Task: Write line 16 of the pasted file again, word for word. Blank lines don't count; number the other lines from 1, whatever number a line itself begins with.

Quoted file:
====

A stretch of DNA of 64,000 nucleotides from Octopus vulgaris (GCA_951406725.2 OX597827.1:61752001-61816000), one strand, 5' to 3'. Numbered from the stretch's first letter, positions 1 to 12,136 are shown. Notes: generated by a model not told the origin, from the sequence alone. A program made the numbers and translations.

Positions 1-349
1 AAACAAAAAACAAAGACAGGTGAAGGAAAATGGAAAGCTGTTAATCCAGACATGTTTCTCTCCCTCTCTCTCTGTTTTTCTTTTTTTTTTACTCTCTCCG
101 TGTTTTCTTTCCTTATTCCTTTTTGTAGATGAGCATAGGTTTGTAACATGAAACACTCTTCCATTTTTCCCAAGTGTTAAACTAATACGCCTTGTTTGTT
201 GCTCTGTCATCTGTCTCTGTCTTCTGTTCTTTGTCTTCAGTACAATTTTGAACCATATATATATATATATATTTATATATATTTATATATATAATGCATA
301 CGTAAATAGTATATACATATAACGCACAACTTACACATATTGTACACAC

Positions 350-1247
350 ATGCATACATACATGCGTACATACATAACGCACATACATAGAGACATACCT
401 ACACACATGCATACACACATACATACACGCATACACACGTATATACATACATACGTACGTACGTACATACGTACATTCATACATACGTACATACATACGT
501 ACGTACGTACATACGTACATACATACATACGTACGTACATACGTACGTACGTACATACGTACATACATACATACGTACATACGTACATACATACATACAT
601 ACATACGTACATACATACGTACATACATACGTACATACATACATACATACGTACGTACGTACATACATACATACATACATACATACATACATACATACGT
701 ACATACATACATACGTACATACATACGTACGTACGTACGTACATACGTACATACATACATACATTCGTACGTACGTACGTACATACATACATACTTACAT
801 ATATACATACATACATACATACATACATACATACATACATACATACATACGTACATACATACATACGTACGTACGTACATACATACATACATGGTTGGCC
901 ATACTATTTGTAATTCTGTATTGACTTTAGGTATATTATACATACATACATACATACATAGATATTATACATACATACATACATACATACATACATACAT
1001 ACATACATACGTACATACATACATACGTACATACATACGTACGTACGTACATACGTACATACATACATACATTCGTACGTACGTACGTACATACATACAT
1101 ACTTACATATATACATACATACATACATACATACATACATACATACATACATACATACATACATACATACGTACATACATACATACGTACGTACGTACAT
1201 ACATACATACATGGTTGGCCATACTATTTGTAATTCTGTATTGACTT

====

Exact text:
1101 ACTTACATATATACATACATACATACATACATACATACATACATACATACATACATACATACATACATACGTACATACATACATACGTACGTACGTACAT